So far, Japan’s policy on bitcoin has been quite lenient, apart from a couple of taxes imposed on people purchasing bitcoin with the help of digital currency exchanges. However, recent reports indicate that Japan’s government has just decided to finally end the 8% consumption tax, imposed on these types of bitcoin transactions, thus coming as a relief to the digital currency community in the Asian country.
While initially announced in a Japanese publication, the change will come after an agreement set by the Financial Agency and the Japanese Financial Ministry, after long talks, which should come to fruition by the end of the year, or in early spring. Reports indicate that a tax panel will also join the discussions, and will hopefully be in favour of the plan to end these taxes.
It’s important to keep in mind the fact that Japan represents the only country from the seven majorly industrialized regions which had the legal frameworks to tax bitcoin set in place. To put things better into perspective, earlier this year, after successive pressure carried out by the digital currency community in the region, when a Liberal Democratic Party official asked the Japanese Finance Minister whether they could: “Can’t you consider not imposing consumption tax on bitcoins in line with the international trend?”, during a Parliament session earlier this year.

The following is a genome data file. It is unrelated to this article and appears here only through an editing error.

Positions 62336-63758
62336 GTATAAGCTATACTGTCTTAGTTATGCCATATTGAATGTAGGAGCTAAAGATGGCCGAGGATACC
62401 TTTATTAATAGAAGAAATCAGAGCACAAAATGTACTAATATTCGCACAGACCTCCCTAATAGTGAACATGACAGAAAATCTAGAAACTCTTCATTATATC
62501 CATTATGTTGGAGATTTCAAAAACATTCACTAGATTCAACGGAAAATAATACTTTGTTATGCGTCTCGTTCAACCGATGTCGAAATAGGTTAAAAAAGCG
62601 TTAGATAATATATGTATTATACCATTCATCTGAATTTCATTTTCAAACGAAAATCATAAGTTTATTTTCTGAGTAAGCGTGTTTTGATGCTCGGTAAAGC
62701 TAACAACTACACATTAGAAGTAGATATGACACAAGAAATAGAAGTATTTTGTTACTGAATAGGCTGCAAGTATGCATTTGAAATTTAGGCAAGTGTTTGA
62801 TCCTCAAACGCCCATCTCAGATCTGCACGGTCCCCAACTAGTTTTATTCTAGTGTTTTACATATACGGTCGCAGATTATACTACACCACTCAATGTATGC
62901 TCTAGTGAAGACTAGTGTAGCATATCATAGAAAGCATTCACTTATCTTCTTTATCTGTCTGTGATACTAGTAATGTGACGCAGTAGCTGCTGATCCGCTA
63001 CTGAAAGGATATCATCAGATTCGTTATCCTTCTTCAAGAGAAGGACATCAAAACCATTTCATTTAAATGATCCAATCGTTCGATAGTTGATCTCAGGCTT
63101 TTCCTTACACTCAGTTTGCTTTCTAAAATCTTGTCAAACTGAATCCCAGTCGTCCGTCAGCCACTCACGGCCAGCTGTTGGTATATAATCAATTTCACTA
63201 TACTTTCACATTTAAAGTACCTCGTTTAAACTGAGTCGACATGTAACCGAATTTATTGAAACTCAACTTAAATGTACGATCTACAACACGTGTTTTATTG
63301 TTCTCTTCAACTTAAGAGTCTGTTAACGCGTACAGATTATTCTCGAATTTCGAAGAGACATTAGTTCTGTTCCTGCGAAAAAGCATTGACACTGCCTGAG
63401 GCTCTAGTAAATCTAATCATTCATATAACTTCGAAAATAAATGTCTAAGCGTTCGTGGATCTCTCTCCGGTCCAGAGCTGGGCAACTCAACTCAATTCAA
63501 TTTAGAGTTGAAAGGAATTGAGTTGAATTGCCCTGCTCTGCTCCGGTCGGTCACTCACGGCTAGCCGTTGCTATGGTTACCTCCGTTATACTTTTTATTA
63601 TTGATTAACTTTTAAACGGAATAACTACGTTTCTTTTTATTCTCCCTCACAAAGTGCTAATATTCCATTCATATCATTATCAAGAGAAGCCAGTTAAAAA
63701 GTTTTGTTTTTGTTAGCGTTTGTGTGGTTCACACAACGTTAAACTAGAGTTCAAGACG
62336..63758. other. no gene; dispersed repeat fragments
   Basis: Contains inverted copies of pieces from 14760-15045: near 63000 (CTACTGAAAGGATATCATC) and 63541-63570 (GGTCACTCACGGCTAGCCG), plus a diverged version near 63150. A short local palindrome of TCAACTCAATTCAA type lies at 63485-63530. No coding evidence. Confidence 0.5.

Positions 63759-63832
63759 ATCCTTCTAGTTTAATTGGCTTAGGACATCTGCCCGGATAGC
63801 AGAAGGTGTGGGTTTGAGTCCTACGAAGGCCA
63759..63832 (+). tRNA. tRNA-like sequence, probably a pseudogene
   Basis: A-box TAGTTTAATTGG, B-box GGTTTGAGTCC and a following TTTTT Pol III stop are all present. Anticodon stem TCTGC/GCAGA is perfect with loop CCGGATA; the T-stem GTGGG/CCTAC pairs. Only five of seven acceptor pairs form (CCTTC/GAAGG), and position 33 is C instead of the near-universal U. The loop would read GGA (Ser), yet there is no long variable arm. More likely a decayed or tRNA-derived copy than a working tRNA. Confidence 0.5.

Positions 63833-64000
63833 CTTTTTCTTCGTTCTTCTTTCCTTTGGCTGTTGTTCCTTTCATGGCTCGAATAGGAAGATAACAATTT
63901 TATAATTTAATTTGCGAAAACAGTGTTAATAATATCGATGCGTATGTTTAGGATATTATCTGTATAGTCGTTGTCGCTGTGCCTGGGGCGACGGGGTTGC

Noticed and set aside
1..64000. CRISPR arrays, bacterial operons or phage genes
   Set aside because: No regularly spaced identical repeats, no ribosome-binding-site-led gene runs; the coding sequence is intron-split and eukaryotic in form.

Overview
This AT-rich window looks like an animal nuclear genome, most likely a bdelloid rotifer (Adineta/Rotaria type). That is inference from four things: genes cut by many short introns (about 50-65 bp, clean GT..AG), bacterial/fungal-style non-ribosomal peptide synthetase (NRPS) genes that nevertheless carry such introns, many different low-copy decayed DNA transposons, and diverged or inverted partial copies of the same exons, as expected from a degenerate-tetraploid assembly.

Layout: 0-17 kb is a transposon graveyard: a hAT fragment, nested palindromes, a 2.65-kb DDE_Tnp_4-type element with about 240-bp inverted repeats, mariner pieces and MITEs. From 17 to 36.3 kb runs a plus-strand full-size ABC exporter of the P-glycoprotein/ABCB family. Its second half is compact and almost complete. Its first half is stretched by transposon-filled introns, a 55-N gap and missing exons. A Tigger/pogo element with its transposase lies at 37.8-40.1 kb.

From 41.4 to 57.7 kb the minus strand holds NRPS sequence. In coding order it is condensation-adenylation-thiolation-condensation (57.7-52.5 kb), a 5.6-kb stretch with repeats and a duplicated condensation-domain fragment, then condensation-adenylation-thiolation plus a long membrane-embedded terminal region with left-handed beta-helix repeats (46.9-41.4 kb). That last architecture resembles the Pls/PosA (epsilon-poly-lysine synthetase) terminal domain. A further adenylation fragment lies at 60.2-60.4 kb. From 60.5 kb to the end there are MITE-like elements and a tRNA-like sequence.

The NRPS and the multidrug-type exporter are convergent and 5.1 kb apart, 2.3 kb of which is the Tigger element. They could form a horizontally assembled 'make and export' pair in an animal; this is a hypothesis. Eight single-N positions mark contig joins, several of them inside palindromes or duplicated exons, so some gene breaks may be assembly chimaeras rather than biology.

Following the question, it seems like the nation’s Finance Minister defended their idea by stating that other countries such as Australia also tax the digital currency. This has happened, indeed, yet the country has recently decided to lift all taxes surrounding the process of purchasing bitcoin.
Once adopted, this new ruling will surely increase and encourage the process of bitcoin adoption throughout the country, as citizens will no longer be forced to pay the 8% consumption tax, when using exchanges to purchase bitcoin. Not only this, but thanks to the great increase of digital currency-accepting stores in the country, usage of bitcoin and altcoins is also set to grow.
Additionally, there are also several companies planning to facilitate the process of paying bills at cheaper rates, with the help of bitcoin, starting next month. Exchanges are also happy with the change, as this will significantly decrease administrative work and beaurocracy in the market.
Based on everything that has been outlined so far, what do you personally think about the Japanese Government cutting down the taxes on bitcoin purchases through exchanges? Let us know your thoughts in the comment section below.